We open up the parashah with the Jewish people travelling through the desert, following Hashem’s lead. Hashem doesn’t lead them in a straight path, but rather in a roundabout way.

Paroh promptly changes his mind and brings his army in pursuit of the Jewish escapees. The Jewish people panic, and Hashem assures them that He will take care of them now just as He already has.

The Jewish people approach the Yam Suf (Sea of Reeds), the Egyptian nation in hot pursuit. In a miraculous display of His ultimate control over every facet of nature, Hashem splits the sea for the Jewish people to cross through. As soon as the Jews are through, the water crashes down to kill their Egyptian masters!

The Jewish people finally realize that Hashem is serious about them, and they believe in Him and that Moshe truly is His servant. Led by Moshe Rabbeinu, the Jewish people sing Az Yashir, the Song of the Sea, in praise of Hashem for the miracles He has performed for them. The women also sing to Hashem, led by Miriam HaNeviah.

Parashas Beshalach

The Jews continue travelling and can’t find water. They come to Marah where the water is bitter. The Jewish people complain to Moshe; Moshe turns to Hashem and He instructs him how to cure the water of its bitter taste.

The nation continues travelling through the desert. The people soon complain of the lack of food. Hashem promises the gift of the mann, food that rains down daily from heaven. On Friday, the people are told to collect two portions of mann in preparation for Shabbos, the day of rest, when the heavenly food will not come down.

Again the Jews complain of thirst; Hashem once again comes through for them and provides water through Moshe’s hitting of a rock.

The nation of Amaleik, the Jews’ archenemy, attacks. Moshe commands his student Yehoshua to gather an army and fight back. While the army goes to fight, Moshe Rabbeinu holds his arms up to heaven. When his arms are up, the war effort succeeds. When they start to fall, the Jews’ success weakens.

With Hashem’s guidance, the Jews are victorious over the first of many battles to come with Amaleik.

Reading through this week’s parashah, there was one theme that stood out to me. It is a central concept in Judaism, and really helps us live life in a calm, easygoing way.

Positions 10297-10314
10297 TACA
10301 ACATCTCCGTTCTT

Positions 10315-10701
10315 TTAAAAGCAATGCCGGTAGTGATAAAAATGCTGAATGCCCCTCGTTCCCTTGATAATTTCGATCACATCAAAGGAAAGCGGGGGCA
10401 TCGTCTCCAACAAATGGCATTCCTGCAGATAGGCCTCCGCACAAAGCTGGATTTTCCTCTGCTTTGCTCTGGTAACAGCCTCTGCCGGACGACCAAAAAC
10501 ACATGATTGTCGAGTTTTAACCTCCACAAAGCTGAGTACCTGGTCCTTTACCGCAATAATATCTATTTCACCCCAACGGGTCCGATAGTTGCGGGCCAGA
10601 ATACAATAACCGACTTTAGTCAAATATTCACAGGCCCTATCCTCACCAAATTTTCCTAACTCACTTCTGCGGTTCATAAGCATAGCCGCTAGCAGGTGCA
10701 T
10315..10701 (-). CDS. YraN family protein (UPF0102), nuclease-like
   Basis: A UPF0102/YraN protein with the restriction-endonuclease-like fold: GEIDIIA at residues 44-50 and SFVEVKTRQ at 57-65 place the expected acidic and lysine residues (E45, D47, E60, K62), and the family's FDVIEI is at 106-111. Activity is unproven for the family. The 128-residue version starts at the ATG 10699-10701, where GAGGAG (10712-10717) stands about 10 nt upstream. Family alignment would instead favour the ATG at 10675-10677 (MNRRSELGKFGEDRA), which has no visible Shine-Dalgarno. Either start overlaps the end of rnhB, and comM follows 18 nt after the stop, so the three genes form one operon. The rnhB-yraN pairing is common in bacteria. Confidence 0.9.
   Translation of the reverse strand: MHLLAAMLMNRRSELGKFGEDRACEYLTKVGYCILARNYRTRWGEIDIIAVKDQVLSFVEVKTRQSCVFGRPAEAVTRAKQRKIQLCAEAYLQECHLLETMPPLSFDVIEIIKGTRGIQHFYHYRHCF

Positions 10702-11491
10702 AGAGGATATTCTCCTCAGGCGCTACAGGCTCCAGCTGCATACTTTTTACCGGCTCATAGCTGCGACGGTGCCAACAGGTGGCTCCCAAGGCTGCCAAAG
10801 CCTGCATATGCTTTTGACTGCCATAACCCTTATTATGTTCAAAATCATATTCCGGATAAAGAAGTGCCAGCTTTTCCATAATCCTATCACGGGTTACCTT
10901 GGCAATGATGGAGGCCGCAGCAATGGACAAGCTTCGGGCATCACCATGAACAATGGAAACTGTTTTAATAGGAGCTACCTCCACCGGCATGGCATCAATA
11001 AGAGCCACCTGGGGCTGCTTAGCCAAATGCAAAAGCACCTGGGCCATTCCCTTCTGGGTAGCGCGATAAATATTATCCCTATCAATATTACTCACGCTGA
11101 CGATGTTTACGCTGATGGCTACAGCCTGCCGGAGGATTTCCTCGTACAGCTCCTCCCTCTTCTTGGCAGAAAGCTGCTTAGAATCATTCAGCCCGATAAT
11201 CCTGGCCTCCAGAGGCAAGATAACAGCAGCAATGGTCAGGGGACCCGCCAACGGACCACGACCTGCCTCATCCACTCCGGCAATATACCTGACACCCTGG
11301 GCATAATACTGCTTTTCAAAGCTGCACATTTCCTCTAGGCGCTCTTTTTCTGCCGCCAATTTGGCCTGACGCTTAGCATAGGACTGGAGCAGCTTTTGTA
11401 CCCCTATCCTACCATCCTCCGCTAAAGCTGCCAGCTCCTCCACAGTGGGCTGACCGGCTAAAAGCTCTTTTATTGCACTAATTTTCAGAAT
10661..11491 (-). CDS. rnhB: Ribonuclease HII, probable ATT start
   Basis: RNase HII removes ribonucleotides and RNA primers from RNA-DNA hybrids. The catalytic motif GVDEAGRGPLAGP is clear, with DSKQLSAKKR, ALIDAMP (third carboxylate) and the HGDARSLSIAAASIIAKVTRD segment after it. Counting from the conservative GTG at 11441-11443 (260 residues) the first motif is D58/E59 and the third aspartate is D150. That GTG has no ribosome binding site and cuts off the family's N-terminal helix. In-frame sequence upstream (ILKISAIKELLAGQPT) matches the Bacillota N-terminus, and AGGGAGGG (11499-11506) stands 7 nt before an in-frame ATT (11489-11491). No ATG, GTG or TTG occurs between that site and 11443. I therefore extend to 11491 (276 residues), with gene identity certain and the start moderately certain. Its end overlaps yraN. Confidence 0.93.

Hishtadlus, or in the much less eloquent English, effort, is a theme that constantly comes up in our daily lives. Hishtadlus is something that we have to balance daily with our level of trust in Hashem. The question always comes up: How much of this is up to me, and how much is out of my control?

The Jewish nation’s 40-year trek through the desert (which we’re just starting to learn about!) was a 40-year Bitachon (trust in G-d) lesson. From not having water or food to being chased by their captors of centuries, the Jewish people had to completely trust that Hashem was going to pull through for them and save them from whatever situation they were in. Otherwise, life would have been quite impossible. After all, how can a few worn-out, newly freed slaves ward off a sea and an army? How can a small band of Jewish soldiers win a war against Amaleik?

It’s only with the right balance of Hishtadlus and Bitachon that we can get through any situation in life. In the desert, they had to sometimes do something physical, like go outside to get the mann. The bulk of the work, however, was done by Hashem. He’s the One Who made the mann come down to begin with! Similarly, by the war with Amaleik, the Jewish army had to go out. Moshe had to hold up his hands in prayer… but the job was done by Hashem. He didn’t need their help.

Hashem is all powerful. But in order to deserve His bounty and generosity, we have to show Him that we’re willing to work for it. That it’s worth something to us.

Even in today’s world, the balance between Hishtadlus and Bitachon is hard to maintain. How many hours should I work? How long should I study for this test?

If I don’t study, I’ll probably fail. But what if it’s impossible? Sooooo hard? Study as much as you can. Hashem will see that you put in the effort and He will make sure that you get the grade that you need to get. (Remember, we don’t always understand WHY we had to get that grade, but Hashem did think about it before doing it!)

What goal are you striving for that, with Hashem’s help, you’ll be able to achieve in the near future?

I’ve been listening to the “iPhone Song” performed by Mendy Fisch over and over again all night. It’s awesome and brilliant! If you’d like to hear it, you can check it out here.

Have a super Shabbos!